For the first two years of Eventbrite, all the work was done by just the three founders: me, my husband, Kevin, and our chief technology officer, Renaud Visage. When we finally gained traction and were able to make more hires, we focused on finding people more brilliant than we are for specific roles (which, luckily, wasn't that difficult). This meant I would no longer be in charge of marketing, customer support, and finance. But in shifting from a functional position to a leadership position, I found that I had no idea what that--or my title of president--really meant. To be a true leader, I needed to better understand my unique strengths and how to apply them across the company as we grew.

Many tech companies experience steep growth curves that require them to build their teams at breakneck speeds. I wanted to do something different by creating a hiring process that prioritizes quality over quantity. Our fifth hire--Nels Gilbreth--proved crucial in keeping us on track while we grew. A quant jock from Cambridge, England, Nels came to our team as a business analyst, and he has kept us on top of key performance metrics ever since his first day here. And one of my proudest hires is our VP of marketing, Tamara Mendelsohn, an MIT "Sloanie." My challenge was to persuade her to not take a highly paid job at a traditional company and instead join Eventbrite as an overqualified community manager. I had to draw upon my profound belief in the Eventbrite mission to make her envision her future here--and it worked.

That was a signal moment, revealing to me that I could best influence our organization by communicating and shaping its goals and vision. These goals include using technology to bring people together, as well as keeping our sights set on the importance of live experiences for everyone. It's harder than it sounds to get the philosophies and dreams of your company on paper, but I came to understand it was OK if the vision and mission morphed over time. In fact, it was expected. After all, our company has evolved too, from a set of tools meant to democratize the ticketing industry, to a self-service platform that has enabled many kinds of events, to what's now a global marketplace for live experiences.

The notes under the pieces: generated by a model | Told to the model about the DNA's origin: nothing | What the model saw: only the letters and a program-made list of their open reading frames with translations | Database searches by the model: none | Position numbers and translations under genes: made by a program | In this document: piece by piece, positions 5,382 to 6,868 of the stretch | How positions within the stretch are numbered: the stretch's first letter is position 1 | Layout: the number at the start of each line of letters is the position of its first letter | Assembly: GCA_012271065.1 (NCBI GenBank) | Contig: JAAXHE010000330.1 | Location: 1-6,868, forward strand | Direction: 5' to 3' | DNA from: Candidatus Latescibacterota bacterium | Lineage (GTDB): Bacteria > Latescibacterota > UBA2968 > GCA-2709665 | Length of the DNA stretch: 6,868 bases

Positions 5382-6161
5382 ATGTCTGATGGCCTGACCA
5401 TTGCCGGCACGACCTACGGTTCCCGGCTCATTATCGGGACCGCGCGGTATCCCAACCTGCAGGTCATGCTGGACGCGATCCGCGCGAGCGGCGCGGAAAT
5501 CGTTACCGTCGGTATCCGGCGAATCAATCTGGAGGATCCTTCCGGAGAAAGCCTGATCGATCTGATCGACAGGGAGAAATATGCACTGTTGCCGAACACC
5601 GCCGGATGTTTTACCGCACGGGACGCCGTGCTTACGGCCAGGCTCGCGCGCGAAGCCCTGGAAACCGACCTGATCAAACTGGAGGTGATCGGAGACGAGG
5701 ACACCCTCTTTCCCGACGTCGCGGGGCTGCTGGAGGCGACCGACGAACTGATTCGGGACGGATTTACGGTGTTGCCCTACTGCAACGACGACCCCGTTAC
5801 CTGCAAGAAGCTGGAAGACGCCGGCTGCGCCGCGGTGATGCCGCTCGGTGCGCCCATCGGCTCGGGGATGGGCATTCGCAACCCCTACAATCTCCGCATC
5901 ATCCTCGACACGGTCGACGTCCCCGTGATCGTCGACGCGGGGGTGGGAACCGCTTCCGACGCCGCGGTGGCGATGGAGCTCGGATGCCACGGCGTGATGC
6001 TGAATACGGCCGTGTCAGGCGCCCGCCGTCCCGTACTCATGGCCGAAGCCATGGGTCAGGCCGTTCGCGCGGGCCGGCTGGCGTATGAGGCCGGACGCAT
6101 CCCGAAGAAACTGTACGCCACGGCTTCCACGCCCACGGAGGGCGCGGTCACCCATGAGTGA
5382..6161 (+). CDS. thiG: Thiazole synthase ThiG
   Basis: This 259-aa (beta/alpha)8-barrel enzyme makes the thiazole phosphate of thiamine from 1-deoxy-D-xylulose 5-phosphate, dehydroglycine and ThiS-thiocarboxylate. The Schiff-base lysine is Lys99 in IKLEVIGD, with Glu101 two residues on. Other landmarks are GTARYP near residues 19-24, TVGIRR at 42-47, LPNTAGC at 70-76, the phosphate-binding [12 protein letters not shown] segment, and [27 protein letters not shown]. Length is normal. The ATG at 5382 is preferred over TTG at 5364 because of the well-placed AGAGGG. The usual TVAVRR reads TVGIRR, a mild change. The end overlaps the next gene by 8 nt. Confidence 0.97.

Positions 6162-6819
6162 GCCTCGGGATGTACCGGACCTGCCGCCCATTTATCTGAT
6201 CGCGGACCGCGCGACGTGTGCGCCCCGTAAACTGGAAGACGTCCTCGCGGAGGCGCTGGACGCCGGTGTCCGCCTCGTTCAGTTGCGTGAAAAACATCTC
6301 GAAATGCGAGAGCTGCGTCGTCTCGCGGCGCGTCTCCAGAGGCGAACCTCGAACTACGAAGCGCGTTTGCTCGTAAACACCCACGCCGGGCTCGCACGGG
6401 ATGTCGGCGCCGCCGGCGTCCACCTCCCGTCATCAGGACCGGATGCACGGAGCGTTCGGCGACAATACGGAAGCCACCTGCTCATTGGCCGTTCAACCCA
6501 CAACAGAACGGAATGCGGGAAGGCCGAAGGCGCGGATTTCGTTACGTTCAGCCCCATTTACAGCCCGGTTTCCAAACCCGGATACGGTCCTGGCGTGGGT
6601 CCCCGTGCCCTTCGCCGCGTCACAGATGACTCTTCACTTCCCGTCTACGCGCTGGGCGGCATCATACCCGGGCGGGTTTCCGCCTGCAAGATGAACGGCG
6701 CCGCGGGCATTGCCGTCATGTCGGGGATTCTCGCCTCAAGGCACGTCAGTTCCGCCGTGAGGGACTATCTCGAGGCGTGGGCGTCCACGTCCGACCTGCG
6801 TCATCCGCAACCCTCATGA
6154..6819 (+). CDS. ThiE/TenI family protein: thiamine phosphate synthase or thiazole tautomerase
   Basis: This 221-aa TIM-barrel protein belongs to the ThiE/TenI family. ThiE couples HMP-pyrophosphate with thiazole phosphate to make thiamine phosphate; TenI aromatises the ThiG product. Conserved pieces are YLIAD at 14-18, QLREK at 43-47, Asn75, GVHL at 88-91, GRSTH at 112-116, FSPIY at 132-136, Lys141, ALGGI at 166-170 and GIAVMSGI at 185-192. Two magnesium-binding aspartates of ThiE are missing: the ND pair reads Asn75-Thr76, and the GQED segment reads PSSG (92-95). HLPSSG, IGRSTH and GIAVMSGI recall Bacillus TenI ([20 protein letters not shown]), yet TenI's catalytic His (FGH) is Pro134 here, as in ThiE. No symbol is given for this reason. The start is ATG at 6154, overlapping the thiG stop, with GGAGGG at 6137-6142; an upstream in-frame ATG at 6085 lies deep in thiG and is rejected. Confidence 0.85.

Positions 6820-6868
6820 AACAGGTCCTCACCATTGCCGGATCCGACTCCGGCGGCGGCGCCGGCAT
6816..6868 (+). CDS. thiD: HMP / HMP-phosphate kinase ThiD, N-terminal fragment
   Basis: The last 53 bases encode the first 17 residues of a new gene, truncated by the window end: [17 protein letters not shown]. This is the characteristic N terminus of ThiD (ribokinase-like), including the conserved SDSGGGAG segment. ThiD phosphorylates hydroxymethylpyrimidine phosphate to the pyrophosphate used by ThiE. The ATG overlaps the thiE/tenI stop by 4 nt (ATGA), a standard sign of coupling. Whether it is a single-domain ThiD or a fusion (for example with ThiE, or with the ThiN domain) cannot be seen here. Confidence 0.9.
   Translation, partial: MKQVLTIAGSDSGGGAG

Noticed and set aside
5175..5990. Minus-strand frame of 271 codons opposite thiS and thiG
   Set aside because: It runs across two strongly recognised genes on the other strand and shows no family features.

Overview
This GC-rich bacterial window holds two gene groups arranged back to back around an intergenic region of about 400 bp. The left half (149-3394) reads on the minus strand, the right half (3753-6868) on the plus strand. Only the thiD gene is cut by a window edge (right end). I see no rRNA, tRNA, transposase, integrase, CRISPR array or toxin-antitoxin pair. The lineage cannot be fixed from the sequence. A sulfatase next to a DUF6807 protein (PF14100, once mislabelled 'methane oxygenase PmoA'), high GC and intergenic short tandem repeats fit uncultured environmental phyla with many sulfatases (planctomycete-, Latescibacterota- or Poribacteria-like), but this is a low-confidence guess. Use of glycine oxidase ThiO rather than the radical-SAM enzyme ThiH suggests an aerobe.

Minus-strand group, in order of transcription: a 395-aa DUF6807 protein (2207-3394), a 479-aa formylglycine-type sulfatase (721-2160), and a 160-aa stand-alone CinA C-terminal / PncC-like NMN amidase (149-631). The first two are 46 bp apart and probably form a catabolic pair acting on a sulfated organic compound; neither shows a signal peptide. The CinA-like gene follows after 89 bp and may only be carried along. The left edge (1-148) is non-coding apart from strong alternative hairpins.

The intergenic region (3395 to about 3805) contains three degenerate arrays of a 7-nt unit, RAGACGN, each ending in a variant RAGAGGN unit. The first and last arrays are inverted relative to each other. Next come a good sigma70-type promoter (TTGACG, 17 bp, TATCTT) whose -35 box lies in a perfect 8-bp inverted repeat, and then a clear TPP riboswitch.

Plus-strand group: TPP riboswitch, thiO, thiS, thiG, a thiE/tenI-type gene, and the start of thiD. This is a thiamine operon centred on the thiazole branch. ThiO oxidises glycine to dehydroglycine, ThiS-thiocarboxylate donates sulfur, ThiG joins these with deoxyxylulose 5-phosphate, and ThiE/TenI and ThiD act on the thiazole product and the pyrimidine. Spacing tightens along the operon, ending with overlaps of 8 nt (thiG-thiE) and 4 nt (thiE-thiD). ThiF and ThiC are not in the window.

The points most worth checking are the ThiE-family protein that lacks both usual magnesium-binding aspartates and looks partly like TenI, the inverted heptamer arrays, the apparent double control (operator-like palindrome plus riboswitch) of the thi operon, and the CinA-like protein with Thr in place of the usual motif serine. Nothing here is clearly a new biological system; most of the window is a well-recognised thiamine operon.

But even after we'd successfully hired the right team, and saw them hit the ground running, I still wondered: How could I ensure that my continued contribution and impact on the company would be as strong as ever?

This last part of my transition to a leadership role saw me focusing entirely on the team and our culture. I knew being a strong advocate for the Britelings--the people of Eventbrite--could be invaluable for us as a company. I've viewed everything I've done in the past five years through the lens of putting the people before the company, and putting the company before the founders.

Among other things, this resulted in our open vacation policy--Take the Time You Need, or TTTYN. My role places me at the intersection of our team, our business goals, and our vision, so I now approach every important decision thinking of the team, and how we can continue to grow the business with happy, productive, and dedicated people. One way we stay on top of this is through the weekly anything-goes conversations that Kevin and I host called Hearts to Hartz.

Even as we've grown from 30 to 450 Britelings worldwide--and as I've worked on defining my leadership role--this focus has resulted in better transparency and collaboration across the company. This in turn has brought the even greater rewards of an engaged and vibrant team, and being consistently recognized as among the best places to work--all while we continue to pull in high double-digit growth rates.

From the Dec 2014/Jan 2015 issue of Inc. magazine